Quality of life

Discussion in 'Mental Health Disorders' started by gforce7, Feb 22, 2008.

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  1. gforce7

    gforce7 Active Member

    I was wondering if there is some sort of scale online where you could enter various details about yourself and which would measure your 'quality of life'?

    I know these things are impossible to quantify objectively but I want to know roughly... is mine so low - have I got a 'right' to be this sad and depressed?
     
  2. ToHelp

    ToHelp Well-Known Member

    How about this. Now I don't know if it would be any good to you because it's pdf-based, and my MSN TV 2 is just a terrible .pdf reader.

    As to how you frame your question, you have every right in the world to be morbidly depressed. :poke:

    A different way to ask it is, "Don't I have the 'right' to be happy?" And you know what - not necessarily. Governmentally, the U.S. Constitution for example guarantees us the right to the pursuit of happiness. lol

    In short, you raised an interested question, awkward phrased.

    ToHelp
     
  3. gforce7

    gforce7 Active Member

    Thankyou for your reply and the link ToHelp.

    It kinds of confirms my fears...I have much/severe difficullty on the vast majority of those scales. I really do have a very poor quality of life according to that.:sad:
     
  4. ToHelp

    ToHelp Well-Known Member

    :shake: But you are not alone Gforce. You know, I always hated such generic 'litmus' type tests or measures of interest. The standardized testing. I still remember fresh out of high school taking a kind of test that was supposed to show what career-fields I would most be suited ("standardized interest test," I suppose).

    I came out like ____________________. Just flatline, with no 'statistically significant' preference for any one field. I thought that was the stupidest ordeal to put a young person through. I always knew my twin passions (writing + psychology) and never needed a computer to tell me!. :rofl:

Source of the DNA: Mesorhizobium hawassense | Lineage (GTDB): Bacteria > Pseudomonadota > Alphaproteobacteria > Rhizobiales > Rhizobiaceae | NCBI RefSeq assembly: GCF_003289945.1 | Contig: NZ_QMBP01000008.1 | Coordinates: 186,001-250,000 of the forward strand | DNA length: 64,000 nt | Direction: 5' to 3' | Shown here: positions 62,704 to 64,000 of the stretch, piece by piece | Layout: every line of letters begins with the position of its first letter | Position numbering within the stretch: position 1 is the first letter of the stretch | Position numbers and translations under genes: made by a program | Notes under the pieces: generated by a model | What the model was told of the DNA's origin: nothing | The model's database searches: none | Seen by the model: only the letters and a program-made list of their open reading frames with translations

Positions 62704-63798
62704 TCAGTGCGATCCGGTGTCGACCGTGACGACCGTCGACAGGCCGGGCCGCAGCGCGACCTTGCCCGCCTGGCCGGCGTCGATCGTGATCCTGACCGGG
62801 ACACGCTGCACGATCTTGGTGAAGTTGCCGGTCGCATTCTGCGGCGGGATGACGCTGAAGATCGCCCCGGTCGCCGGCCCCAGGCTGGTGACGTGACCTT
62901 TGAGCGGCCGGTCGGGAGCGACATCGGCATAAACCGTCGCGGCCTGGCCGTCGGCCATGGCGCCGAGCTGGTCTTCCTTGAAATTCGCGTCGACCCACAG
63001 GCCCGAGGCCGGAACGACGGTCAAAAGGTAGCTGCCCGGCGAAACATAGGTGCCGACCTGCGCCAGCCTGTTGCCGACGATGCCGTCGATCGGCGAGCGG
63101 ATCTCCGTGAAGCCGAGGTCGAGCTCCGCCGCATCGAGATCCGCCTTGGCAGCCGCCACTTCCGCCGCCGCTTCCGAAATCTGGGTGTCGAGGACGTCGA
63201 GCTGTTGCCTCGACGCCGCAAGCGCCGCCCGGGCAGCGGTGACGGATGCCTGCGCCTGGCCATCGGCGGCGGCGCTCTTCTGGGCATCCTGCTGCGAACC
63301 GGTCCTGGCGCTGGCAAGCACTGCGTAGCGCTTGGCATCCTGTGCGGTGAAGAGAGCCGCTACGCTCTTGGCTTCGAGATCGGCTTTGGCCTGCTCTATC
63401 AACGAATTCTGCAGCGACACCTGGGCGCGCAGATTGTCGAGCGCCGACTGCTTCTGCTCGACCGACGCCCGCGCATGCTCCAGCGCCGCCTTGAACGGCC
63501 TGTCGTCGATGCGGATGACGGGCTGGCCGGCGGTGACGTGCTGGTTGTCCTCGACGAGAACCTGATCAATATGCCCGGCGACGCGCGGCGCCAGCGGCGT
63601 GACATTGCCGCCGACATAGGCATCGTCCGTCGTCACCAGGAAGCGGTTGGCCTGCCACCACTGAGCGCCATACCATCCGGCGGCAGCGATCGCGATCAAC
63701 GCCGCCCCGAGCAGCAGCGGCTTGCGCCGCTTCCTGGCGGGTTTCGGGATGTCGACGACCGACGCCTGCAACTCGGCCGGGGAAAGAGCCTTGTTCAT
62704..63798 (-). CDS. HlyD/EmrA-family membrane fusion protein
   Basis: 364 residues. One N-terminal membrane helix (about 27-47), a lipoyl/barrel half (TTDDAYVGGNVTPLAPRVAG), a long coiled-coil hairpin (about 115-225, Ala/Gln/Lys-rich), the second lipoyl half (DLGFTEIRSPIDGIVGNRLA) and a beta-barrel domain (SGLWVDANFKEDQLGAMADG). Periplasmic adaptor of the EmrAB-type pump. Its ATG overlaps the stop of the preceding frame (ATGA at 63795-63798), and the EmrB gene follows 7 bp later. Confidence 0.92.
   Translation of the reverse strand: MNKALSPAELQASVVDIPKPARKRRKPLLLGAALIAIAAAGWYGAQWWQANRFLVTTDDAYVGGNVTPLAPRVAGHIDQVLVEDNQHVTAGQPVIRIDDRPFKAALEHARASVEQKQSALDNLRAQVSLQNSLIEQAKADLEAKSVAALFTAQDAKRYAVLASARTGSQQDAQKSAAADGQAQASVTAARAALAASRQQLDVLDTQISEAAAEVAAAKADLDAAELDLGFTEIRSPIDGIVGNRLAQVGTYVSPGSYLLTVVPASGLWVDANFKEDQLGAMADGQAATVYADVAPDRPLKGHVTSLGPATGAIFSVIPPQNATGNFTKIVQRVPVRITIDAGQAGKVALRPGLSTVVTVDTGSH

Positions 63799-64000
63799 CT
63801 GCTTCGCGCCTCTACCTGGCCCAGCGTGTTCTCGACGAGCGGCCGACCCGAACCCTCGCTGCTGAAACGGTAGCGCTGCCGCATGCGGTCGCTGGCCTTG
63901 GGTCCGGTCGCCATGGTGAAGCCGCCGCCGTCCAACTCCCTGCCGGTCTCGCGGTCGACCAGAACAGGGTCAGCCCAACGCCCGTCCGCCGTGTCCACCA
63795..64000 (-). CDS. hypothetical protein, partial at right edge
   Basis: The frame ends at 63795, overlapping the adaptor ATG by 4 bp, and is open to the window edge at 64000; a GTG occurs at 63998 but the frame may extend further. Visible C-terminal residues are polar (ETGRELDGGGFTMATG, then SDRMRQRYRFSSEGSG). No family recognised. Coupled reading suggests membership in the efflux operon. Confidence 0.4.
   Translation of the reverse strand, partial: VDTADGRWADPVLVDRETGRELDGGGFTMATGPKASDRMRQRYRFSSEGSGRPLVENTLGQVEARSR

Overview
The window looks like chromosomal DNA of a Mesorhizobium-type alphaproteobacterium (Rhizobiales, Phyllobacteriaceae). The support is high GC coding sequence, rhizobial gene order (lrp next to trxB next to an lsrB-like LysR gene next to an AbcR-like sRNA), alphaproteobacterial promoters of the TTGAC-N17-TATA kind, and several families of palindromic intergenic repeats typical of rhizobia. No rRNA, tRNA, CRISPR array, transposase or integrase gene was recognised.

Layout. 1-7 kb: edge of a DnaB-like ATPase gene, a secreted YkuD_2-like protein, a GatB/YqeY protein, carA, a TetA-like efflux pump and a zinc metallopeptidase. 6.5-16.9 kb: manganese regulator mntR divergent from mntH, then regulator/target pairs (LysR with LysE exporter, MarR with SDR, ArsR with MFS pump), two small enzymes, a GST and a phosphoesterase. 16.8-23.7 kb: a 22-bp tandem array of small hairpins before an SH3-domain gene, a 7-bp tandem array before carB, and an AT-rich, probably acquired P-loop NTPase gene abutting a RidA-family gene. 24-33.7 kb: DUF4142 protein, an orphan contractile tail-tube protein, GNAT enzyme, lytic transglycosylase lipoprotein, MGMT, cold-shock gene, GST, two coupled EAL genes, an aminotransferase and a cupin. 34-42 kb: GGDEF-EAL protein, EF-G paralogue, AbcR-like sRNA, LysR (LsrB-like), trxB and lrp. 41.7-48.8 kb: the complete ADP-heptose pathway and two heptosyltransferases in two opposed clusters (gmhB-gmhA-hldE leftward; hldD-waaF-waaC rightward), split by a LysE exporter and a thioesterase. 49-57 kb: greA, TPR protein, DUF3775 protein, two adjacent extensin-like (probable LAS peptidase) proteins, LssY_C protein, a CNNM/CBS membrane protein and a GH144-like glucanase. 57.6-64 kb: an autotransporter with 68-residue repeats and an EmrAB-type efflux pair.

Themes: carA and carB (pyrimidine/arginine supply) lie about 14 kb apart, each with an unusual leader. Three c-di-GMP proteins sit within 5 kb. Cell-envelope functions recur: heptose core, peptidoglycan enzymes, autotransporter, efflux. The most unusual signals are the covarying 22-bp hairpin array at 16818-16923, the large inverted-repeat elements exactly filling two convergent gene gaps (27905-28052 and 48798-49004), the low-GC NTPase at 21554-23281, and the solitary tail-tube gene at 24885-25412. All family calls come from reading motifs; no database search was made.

Try and not let some outside "scales" get you further down, bro.

    Ardently resist stereotyping ("I'm a depressive"); strongly resist slotting and labeling (Søren Kierkegaard - "Once you label me, you negate me).

    Be YOUR best ally.

    I want to tell you a short story. Do you know what I first heard the Kierkegaard quote? Well, I didn't hear it; I read it from Wayne Dyer in his massively best-selling book, Your Erroneous Zones. He wrote,

    The very act of labeling might be a specific deterrent to growth. It's easy to use the label as justification for remaining the same. Søren Kierkegaard wrote, "Once you label me, you negate me."

    Dyer didn't simply stop there though, and went on to explain what this meant.

    When the individual must live up to the label, the self ceases to exist. The same is true of self-labels. You can be negating yourself by identifying with your trademarks rather than your own potential for growth. All self-labels come from an individual's history. But the past, as Carl Sandburg said in Praire, is a bucket of ashes.

    ToHelp
     
  5. ToHelp

    ToHelp Well-Known Member

    I love that damned book. lol In it, he also delves into the psychology of "growth" versus "deficiency" as motivator to change, explaining that seeking to grow is the superior method.

    When you're trying to repair a deficiency, you're not moving forward. You're focusing all this energy onto a negative in your life.

    What happens to what we focus on?

    It expands, that's right. :thumbup: Move forward and your're growing.

    Yes, I know none of this may apply if you're beyond depressed and well into suicidal to a point where you have dates planned and published already. lol Can't help you, there.

    But it's good, basic psychology for those still interested in living.

    ToHelp
     
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